After two weeks of treatment, both groups saw a significant reduction in pain. More importantly, there was no meaningful difference between the group that only had a massage and the group who received both the massage and medication.
The bottom line: massage works just as well, if not better than those pills you’re taking.
Prevent Chronic Tension Headaches
Do the tension in your neck and upper back turn into debilitating headaches? Deep tissue massage could relieve them – and keep them gone.
Researchers wondering whether massage could outperform other headache therapies put together a clinical trial to explore how and why deep massage could prevent headaches. In the study, researchers provided 21 women with ten sessions of deep massage for their upper body. The therapists were instructed to find the patients’ trigger points and massage them forcefully.
The women were asked how they felt immediately after and then again at three and six months after their sessions. Everyone reported an increase in their range of movement in every direction and they saw a serious decline in the number of days their neck was sore.
Prevent and Recover from Injuries
Deep tissue techniques don’t just break down knots. They also elongate muscles while improving blood flow, creating lean, healthy muscles.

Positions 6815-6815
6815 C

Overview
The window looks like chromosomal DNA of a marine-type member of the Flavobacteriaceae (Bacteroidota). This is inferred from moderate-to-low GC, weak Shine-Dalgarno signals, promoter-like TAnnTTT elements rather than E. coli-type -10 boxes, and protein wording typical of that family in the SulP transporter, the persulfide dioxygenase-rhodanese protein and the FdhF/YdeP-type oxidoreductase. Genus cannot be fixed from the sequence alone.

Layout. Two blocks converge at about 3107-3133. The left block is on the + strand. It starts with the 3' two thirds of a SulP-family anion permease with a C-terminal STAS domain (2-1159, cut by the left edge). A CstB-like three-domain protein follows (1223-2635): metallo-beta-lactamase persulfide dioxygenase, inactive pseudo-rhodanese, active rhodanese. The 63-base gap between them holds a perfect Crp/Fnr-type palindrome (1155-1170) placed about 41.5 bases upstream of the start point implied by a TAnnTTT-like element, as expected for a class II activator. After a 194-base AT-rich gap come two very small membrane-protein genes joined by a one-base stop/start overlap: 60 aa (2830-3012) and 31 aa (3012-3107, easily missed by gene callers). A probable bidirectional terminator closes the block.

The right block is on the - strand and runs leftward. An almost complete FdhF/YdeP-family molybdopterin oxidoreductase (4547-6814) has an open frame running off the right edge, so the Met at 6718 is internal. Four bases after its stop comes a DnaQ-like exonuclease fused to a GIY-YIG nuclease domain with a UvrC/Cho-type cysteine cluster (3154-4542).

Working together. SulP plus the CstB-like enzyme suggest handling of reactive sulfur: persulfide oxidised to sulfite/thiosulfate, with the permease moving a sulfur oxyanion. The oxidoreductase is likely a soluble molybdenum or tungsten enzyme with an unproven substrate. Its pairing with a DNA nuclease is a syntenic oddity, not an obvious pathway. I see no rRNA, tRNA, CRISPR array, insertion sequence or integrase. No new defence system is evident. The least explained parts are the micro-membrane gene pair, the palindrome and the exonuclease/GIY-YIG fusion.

Some professional athletes use deep tissue as part of their regimen to stay healthy and prevent injuries as well as to recover from injuries faster. If deep tissue is too much, consider a regular series of sports massages in its place.
Deep Tissue for Deep Relief
Deep tissue massage is no walk in the park, but it’s one of the best massages available for achieving lasting relief from muscle pain.
Because the therapist targets the inner layers of your muscle, they’re able to break down knots and scar tissue that causes you pain, limits mobility, and just makes you miserable.
There’s no reason to live with muscle pain. If you think you might be a candidate for deep tissue massage, talk to a local masseuse or physiotherapist about a potential treatment for your injuries.
Love, hate, or love-hate deep tissue massages? Share your thoughts in the comments below.